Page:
Rocksolid Community Teen Center Provides an Enriching After-school Environment for North County Teens


The north Clark County community has consistently demonstrated its commitment to local area youth, and Rocksolid Community Teen Center in Brush Prairie is no exception. Founded in 2002 by a group of citizens who recognized the need for a safe, engaging, and welcoming place for middle and high school students to go after school, the center services 15 schools in Battle Ground, Brush Prairie and Hockinson. While many other similar programs in north county have struggled to operate due to financial constraints, Rocksolid has remained, well, solid through the recession years of 2008-2010, shifting school district policies, and rising costs of providing enriching activities for youth.

Rocksolid’s game area and tables for homework, snacks, and games. Photo courtesy Rocksolid Teen Community Center.

The vital factor in Rocksolid’s prosperity has been its most significant benefactor, Bethel Lutheran Church, whose lower level the center calls home. Rocksolid is a separate entity, and not religiously, legally or officially affiliated with the church, but a steady flow of volunteers to the center comes from the church membership, including many of Rocksolid’s founders. The center was the brainchild of Gene Foster, a Bethel Lutheran member who, years before, had started a teen center in Forks, Washington and envisioned something similar for teens in Battle Ground. Lori Lindberg, Rocksolid’s current board advisor and one of its founding board members, knew Foster from church, and remembers his driving commitment to youth. “He would go to council meetings, school board meetings, anyone who would listen to him,” she recalls. “He’d show up with his little binder and say, ‘We need a teen center in Battle Ground.’ And nothing was happening.”

Eventually, though, the lease expired for the preschool that had been leasing the lower level of the church, so Foster approached the church council. “‘He said, ‘I think we need to consider donating the space and turning it into a teen center,’” says Lindberg. “The church council overwhelmingly agreed.” Over the following year, efforts to raise additional funds from other sources to pay for equipment, supplies, and transportation for the kids from neighboring schools proved successful, and Rocksolid was born, opening its doors for the start of the 2002-2003 school year. Foster has since passed away, but the organization he envisioned has thrived, through donations from countless individuals, businesses and organizations who share a commitment to the development of the rising generation. “Once the word got out, all kinds of people came out of the woodwork and wanted to help,” says Lindberg. “We had electricians that donated their time, and drywallers that donated their time, ping pong tables donated. It was wonderful . . . It’s been growing ever since . . . We have a really great community out here.”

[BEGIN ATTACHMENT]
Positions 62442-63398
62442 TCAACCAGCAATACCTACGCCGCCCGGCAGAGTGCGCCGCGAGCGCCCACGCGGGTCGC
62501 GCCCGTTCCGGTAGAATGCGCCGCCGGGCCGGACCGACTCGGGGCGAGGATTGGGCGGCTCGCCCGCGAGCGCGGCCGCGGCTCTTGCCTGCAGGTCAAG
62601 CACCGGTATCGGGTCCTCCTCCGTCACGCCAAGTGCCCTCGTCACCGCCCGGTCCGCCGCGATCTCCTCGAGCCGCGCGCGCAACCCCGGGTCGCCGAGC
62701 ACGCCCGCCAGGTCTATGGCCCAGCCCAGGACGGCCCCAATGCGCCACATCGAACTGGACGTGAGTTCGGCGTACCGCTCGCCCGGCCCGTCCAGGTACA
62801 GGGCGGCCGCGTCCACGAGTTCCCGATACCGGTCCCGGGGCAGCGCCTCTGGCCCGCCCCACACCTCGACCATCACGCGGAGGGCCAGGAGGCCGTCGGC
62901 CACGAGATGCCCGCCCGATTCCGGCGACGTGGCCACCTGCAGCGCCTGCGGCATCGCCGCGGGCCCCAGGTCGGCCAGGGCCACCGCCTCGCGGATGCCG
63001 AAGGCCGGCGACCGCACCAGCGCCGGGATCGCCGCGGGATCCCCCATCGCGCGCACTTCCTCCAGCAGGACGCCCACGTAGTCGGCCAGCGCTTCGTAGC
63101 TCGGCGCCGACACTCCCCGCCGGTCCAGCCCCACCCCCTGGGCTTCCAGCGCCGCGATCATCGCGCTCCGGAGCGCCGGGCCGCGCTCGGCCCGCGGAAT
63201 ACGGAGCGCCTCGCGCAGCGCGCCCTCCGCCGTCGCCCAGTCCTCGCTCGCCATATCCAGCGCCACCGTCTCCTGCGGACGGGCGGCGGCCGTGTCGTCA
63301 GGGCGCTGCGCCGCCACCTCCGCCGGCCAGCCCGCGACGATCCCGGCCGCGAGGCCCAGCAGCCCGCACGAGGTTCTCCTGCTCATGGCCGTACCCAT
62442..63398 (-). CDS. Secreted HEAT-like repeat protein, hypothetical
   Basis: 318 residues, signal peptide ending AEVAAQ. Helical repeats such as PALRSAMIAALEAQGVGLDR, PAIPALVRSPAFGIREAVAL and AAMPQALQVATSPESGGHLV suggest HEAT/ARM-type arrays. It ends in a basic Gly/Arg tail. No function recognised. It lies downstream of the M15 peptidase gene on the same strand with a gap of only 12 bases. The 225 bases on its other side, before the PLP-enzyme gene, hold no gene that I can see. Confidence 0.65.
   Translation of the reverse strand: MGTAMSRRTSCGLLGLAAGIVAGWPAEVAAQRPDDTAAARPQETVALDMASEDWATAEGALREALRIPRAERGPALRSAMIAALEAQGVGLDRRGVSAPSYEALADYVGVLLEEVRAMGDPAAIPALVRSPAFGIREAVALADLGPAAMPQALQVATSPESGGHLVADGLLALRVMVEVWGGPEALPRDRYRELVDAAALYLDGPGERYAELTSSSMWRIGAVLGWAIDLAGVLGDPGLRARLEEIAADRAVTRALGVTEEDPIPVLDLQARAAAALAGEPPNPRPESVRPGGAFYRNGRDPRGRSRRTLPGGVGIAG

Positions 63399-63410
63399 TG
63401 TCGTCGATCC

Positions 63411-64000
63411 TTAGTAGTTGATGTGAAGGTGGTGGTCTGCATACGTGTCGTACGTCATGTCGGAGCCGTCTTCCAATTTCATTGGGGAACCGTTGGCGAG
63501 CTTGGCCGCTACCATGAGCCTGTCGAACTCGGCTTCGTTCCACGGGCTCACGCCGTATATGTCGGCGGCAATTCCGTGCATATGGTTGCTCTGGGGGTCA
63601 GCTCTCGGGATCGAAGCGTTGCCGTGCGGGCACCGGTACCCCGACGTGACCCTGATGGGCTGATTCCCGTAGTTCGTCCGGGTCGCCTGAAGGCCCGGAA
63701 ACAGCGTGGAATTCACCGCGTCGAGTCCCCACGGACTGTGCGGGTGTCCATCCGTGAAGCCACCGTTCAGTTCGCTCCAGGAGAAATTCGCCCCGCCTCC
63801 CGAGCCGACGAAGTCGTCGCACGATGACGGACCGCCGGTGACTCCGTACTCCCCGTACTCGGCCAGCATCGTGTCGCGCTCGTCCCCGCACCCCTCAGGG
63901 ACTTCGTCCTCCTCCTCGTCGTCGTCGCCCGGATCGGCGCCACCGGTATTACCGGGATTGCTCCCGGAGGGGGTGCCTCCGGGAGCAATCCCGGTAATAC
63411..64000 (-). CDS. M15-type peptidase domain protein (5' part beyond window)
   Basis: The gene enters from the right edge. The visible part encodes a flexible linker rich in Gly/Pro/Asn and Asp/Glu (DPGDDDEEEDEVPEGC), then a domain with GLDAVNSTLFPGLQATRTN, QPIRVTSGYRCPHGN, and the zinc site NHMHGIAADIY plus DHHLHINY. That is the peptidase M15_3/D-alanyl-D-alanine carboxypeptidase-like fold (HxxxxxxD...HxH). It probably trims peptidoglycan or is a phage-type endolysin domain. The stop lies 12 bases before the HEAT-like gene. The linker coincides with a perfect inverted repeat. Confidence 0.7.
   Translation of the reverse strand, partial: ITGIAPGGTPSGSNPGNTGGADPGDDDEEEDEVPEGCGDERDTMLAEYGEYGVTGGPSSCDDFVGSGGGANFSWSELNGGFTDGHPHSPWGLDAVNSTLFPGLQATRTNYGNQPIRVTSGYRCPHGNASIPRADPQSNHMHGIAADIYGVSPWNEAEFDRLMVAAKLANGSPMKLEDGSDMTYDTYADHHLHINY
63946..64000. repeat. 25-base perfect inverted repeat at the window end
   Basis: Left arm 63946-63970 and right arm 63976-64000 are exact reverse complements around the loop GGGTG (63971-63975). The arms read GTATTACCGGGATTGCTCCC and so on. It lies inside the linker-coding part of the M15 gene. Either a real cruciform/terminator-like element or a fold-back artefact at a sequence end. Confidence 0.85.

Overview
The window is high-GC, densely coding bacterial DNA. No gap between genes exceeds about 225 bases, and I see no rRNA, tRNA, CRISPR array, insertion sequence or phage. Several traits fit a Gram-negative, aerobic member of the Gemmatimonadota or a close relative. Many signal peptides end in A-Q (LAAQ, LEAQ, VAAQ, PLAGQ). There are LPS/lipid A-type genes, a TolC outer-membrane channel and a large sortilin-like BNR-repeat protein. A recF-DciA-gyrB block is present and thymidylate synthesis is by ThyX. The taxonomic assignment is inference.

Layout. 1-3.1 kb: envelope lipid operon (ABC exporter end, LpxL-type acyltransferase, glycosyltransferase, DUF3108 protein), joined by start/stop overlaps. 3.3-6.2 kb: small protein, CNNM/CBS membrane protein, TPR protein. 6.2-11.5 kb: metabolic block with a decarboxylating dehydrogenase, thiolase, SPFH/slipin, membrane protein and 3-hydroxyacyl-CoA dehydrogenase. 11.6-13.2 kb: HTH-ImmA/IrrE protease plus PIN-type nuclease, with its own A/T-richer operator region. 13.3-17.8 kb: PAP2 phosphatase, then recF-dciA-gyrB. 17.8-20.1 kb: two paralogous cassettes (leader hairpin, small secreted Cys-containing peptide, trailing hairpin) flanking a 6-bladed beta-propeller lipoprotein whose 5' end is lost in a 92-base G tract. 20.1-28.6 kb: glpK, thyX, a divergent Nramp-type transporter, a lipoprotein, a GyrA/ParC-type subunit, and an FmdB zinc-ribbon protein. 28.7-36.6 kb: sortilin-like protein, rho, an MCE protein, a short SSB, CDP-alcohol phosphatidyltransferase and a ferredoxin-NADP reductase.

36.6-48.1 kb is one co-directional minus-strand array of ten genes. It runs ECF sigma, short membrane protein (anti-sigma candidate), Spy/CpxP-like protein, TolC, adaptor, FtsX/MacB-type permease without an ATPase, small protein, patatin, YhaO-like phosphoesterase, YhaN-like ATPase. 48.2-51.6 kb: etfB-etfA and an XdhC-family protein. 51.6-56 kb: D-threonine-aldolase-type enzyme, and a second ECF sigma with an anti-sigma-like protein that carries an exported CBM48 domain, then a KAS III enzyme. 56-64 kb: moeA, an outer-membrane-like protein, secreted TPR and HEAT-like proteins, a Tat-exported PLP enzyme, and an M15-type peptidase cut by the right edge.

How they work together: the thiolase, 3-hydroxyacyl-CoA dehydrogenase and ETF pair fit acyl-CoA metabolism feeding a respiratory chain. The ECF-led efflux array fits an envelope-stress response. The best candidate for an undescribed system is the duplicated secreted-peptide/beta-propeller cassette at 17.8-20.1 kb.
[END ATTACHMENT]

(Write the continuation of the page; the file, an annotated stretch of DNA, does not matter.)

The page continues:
“That support has continued year after year after year,” executive director Marcy Sprecher chimes in. And that support keeps the fees for teens attending Rocksolid’s after-school program extremely low for families, regardless of income level: $20 per year for the first child, $15 per additional child.

Volunteer Pam Minor serves a free healthy snack to teens at Rocksolid’s Cafe. Photo courtesy of Rocksolid Community Teen Center.